In patients with multimorbidity, early detection can guide treatment as well as slow progression, or potentially halt disease processes entirely. In this study, among young men there was a strong association between low testosterone and multimorbity. It is unlikely that end-stage disease was responsible for this finding, and thus it can be hypothesized that low testosterone may play an early, causal role in chronic disease processes. This warrants further research as it could change screening guidelines for testosterone deficiency, as well as have a significant impact on the rates of disease processes such as hypertension and diabetes in men.

Not surprisingly, nearly all research related to the influence of testosterone deficiency to potentiate risk for secondary muscle and metabolic dysfunction in men has been conducted within an aging-related context. However, the underlying changes in hormonal and metabolic dysregulation leading to multimorbidity should be regarded as a gradual continuous process throughout the lifespan, rather than a discrete outcome or event. Thus, further evaluation of the temporal sequence of these consequences is of particular importance not only for screening efforts to reduce chronic disease, but also for informing early, targeted interventions to treat declining TT or testosterone deficiency in men. In this regard, debate surrounding the cardiovascular safety of testosterone replacement therapy (TRT) persists because the Testosterone in Older Men with Mobility Limitations (TOM) trial was discontinued due to a higher prevalence of cardiovascular-related events in the TRT vs placebo groups29 (even though the study has received criticism primarily due to relatively poor classification of cardiovascular events30), and the findings of two large retrospective studies indicated increased cardiovascular disease risk in men receiving TRT31,32. While these findings raised initial concerns about cardiovascular safety of TRT, the aforementioned retrospective studies have received extensive scientific criticism33 and calls for retraction from numerous medical societies34. Moreover, they remain at odds with data from several recent meta-analyses that indicate TRT does not increase cardiovascular events in hypogonadal men35,36,37, and with findings of a very large retrospective study (n = 83,010 men with documented low T) that indicated TRT was associated with a 56% lower propensity matched all-cause mortality (Hazard Ratio [HR]: 0.44; 95%CI: 0.42–0.46) and 24–36% lower stroke risk (HR:0.64; 95% CI: 0.43 to 0.96) and MI risk (HR:0.76; 95% CI: 0.63 to 0.93), in comparison to untreated hypogonadal men38. It is also important to note that the recently published NIH-funded T-trials found no differences in cardiovascular-related or other adverse events among men receiving TRT vs placebo39, and there is also recent evidence that TRT is associated with lower mortality rates among diabetic men40.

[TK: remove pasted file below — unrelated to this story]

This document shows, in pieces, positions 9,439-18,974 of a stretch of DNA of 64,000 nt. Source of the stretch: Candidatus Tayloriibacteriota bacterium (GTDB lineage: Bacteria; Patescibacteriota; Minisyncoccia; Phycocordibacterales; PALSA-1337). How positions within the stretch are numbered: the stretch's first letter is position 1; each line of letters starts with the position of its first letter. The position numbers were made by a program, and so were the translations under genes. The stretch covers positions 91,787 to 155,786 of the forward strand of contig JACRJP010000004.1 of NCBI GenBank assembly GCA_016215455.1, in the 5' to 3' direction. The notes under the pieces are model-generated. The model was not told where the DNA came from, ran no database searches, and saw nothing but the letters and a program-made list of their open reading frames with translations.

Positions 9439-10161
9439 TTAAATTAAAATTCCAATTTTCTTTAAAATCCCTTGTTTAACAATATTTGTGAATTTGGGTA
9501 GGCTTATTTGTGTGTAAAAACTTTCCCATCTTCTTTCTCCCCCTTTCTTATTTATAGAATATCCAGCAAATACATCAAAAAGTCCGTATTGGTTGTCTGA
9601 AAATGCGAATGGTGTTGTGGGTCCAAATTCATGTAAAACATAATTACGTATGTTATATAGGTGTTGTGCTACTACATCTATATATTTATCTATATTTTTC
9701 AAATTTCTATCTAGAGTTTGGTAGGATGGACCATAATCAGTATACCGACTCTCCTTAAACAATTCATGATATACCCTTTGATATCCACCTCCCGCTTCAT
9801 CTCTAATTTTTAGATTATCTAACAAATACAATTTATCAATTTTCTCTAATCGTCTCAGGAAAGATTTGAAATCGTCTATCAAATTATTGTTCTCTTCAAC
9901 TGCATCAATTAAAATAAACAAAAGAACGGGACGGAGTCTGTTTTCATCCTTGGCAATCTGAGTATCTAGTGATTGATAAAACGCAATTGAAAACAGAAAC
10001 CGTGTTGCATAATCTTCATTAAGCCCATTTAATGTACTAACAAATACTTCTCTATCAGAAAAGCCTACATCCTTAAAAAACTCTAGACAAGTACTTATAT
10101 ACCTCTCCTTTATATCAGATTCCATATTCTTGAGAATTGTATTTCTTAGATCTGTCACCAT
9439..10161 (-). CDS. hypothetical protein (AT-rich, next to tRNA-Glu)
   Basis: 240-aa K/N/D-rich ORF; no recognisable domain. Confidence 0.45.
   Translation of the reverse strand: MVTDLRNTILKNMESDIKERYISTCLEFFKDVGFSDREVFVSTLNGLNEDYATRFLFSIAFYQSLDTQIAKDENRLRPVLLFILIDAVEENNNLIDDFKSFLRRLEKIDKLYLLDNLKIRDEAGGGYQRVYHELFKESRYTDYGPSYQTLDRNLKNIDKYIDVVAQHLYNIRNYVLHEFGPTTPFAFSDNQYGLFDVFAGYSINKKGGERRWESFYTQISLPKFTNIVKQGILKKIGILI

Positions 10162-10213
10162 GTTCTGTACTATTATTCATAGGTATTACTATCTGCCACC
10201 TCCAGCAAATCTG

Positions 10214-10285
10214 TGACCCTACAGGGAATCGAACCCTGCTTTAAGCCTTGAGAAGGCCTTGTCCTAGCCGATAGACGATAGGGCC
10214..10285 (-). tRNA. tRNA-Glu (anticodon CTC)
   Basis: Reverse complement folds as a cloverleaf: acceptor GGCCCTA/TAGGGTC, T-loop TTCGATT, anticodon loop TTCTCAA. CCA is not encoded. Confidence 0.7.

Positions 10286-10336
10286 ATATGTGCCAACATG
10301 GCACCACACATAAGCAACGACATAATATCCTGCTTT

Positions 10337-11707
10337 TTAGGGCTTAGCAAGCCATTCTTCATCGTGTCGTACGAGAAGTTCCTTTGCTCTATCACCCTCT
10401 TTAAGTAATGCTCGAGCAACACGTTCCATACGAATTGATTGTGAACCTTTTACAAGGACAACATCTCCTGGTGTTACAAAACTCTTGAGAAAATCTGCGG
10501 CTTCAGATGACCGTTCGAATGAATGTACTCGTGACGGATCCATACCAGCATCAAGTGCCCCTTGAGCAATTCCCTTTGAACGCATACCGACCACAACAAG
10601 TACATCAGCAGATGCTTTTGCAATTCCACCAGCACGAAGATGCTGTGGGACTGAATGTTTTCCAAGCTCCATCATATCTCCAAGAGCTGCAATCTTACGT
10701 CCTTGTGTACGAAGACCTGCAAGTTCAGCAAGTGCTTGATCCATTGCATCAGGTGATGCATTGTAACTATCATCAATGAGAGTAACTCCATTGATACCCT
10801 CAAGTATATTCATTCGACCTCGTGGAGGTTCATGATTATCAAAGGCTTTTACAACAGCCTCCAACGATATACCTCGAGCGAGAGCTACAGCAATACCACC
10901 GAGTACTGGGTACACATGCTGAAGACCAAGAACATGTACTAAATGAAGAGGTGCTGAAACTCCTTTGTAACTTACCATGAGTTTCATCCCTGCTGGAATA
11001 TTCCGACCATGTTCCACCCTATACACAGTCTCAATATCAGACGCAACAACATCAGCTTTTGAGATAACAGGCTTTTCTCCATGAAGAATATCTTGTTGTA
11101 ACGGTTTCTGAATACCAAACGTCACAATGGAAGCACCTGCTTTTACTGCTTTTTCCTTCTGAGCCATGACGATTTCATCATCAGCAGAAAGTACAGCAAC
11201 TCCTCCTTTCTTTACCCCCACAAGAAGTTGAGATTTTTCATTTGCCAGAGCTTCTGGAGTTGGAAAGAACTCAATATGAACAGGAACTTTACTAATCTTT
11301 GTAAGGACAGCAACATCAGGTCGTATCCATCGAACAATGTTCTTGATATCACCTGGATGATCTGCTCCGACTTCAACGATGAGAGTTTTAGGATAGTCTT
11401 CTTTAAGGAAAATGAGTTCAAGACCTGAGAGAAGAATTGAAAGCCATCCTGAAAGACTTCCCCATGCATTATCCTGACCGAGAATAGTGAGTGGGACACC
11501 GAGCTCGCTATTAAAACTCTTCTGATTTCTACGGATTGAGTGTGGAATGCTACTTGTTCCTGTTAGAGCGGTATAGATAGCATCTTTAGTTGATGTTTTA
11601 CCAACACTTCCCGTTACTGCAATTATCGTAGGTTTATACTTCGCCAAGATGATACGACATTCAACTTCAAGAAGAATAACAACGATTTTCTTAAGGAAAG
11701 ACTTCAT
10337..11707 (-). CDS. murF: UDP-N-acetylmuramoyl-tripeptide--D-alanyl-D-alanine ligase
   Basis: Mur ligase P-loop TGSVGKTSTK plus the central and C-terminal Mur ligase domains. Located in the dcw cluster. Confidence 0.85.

Interestingly, despite that TT and muscle strength are known to be highly associated in men41, and that weakness is a known predictor of chronic disease and early mortality, our findings reveal an independent effect of muscle weakness and lower TT on risk for multimorbidity. Future research is needed to better understand the independent and joint effects of low TT and muscular weakness in young adulthood as a risk exposure for multimorbidity tracking into/throughout middle-age and older adulthood.


The design of this study was limited by the cross-sectional design of NHANES, which posed challenges in causal inference, especially with respect to reverse causation. Thus, we are unable to deduce whether low TT leads to higher odds of multimorbidity, or conversely, whether poor chronic health profiles lead to declines in TT levels. Moreover, we were unable to determine if other competing risks or unmeasured confounding (e.g., dietary habits, medication use) may have influenced the observed estimates. Future longitudinal studies are needed to better understand how declines in TT contribute to unhealthy aging, as well as the extent to which other chronic conditions (e.g., obesity, diabetes) may mediate the association between low TT, and multimorbidity and mortality. Third, we did not have access to sex hormone-binding globulin or free testosterone for these men, and thus we could not determine the differential contribution of these compared to TT for prediction of multimorbidity across the age spectrum. Lastly, we found no statistical differences in TT and testosterone deficiency between middle aged and older men, a finding that might be due to an underrepresentation of institutionalized older men.


Our results suggest a much higher prevalence of testosterone deficiency occurs in men across the adult age-span than what has been previously reported, and that young and elderly men with testosterone deficiency exhibit a significantly higher multimorbidity risk than their eugonadal counterparts.